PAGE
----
The Engineering Building is constructed of a combination of reinforced concrete, steel, glass and wood frame. The interior of the building consists of offices and document storage. The floors are constructed of potential asbestos containing floor covering. The walls are constructed of plaster partitions and the ceiling has drop-ceiling tiles. A concrete vault is located in the building and is currently used for document storage. Some of the ceiling tiles are stained indicating previous water leakage in the building.

Several railway tracks are located throughout this area and many have been abandoned and covered with slag. Environmental issues of concern associated with the rail tracks include creosote rail ties and potential contaminated soil under and adjacent to the tracks. In the past, used oil was often used for dust suppression on roadways on the steel plant property. The majority of open space in this area is covered with granular materials. Stormwater catchbasins are located throughout the area, presenting the possibility of siltation and sediment impacts to receiving waters.

 
  Potential Environmental Issues  
 

Potential hazardous building material and environmental issues associated with the existing building may include lead-based paints, moulds associated with previous water leakage, asbestos containing floor tiles, asbestos pipe insulation, ozone-depleting substances, mercury-containing equipment and chemical storage.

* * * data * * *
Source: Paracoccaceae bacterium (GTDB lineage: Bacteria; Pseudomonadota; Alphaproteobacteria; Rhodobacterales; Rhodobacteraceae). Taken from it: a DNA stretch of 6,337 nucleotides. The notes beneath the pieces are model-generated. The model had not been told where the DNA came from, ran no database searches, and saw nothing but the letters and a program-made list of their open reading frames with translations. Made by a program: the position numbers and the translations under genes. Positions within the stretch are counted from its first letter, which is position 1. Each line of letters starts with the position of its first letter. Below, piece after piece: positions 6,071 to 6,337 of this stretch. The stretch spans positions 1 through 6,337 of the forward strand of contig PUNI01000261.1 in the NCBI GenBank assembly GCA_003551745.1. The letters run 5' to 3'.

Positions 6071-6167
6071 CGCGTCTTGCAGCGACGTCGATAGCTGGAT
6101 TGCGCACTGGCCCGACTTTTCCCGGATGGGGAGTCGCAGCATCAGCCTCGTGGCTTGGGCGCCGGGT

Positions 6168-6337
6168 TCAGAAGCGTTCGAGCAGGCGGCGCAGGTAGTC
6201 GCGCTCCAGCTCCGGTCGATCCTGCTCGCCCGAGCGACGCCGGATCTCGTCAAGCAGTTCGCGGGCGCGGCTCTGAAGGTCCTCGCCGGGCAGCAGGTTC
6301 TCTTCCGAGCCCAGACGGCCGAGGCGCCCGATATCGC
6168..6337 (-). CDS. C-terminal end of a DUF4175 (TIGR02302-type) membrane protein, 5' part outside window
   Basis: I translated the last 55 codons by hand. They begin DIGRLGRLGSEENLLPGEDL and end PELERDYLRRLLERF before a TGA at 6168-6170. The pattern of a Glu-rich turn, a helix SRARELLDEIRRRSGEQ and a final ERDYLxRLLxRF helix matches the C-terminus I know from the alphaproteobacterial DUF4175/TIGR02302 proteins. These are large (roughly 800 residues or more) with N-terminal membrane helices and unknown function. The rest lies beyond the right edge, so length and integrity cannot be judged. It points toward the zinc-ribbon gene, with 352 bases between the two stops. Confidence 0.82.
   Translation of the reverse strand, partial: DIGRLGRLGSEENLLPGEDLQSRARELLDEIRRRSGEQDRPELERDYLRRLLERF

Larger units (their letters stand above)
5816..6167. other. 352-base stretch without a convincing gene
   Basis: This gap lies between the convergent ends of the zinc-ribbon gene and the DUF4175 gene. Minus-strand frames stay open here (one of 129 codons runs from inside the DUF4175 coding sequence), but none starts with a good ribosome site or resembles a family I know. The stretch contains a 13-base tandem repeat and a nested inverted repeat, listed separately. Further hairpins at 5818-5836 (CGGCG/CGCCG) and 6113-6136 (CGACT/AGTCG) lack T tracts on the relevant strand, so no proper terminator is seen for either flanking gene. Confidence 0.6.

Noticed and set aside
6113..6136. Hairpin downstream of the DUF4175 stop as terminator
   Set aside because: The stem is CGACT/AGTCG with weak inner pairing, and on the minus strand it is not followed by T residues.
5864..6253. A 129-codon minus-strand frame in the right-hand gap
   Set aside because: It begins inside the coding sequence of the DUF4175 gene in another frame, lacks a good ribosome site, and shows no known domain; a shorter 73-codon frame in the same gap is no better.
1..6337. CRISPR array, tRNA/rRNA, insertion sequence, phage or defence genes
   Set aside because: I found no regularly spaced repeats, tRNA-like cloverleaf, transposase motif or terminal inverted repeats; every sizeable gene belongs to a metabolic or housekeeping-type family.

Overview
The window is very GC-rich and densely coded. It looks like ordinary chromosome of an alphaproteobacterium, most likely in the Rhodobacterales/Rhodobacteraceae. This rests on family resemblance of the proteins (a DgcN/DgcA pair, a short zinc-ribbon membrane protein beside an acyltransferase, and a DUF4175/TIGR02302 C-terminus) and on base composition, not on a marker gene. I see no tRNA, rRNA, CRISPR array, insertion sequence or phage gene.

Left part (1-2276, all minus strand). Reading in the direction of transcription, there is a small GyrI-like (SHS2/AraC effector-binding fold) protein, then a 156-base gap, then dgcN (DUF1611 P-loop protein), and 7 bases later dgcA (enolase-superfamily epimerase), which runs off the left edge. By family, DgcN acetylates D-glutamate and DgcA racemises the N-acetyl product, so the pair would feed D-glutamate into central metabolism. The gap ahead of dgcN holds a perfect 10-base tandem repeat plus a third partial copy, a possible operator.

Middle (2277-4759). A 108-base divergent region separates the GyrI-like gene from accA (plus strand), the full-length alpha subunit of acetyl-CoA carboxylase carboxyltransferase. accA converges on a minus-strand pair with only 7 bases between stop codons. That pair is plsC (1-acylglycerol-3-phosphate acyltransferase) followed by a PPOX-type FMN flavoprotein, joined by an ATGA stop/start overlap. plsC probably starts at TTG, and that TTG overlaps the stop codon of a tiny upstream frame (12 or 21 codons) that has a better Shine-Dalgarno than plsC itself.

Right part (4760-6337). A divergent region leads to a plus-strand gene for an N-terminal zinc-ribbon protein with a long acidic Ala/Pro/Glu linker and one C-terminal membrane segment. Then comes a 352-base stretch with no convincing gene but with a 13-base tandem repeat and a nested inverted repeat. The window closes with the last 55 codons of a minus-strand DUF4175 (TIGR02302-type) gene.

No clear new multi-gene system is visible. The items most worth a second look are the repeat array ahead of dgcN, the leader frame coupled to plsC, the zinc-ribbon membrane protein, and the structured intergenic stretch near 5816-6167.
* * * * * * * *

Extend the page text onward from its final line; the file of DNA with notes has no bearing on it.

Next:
Potential environmental issues consist of petroleum hydrocarbon, heavy metal, PAH, PCB, HNC and solvent impacts to soil and groundwater as a result of both on-site historic activities, and adjacent land uses such as the DOMTAR site located to the east (refer to Section 5.2.1).

 

 

5.3.10

Liquid Air Plant (SCU 10)

 
 

The Liquid Air oxygen plant was constructed in the southeast corner of the steel plant early 1970s (Figure 5-1). Nestled between the Wire and Nail Mills, the plant supplied gaseous oxygen to the steel making facilities via an aboveground pipeline that followed the East Perimeter Road. Two PCB-containing pad-mounted transformers are associated with this facility (Sydney Steel PCB Inventory).

While the large steel tanks visible outside the buildings were used to store oxygen and other gases, petroleum storage tanks may exist on the property as well. As this land is leased by Liquid Air, SYSCO records do not include this information, and no such information was obtained during the current study.

 
 
Looking southeast at the Liquid Air Plant


Prior to the Liquid Air plant, an Auto Shed and a Cooper Shop were located in SCU 10. The Cooper Shop was built prior to World War 1, and the Auto Shed was constructed sometime between World War 1 and 2. No further details about these buildings came to light during the historical review.
 
  Potential Environmental Issues  
  Potential environmental issues in SCU 10 include the presence of hazardous building materials such as asbestos and PCBs. Solvents, lubricants and other chemicals may also be stored in the buildings.

Due to its close proximity to the former Coke Ovens and DOMTAR sites (refer to Section 5.2.1), as well as Coke Ovens Brook (Section 5.3.2), it is possible that subsurface soil and groundwater in this area are impacted by coal tar derivatives such as PAHs, HNCs, and heavy metals.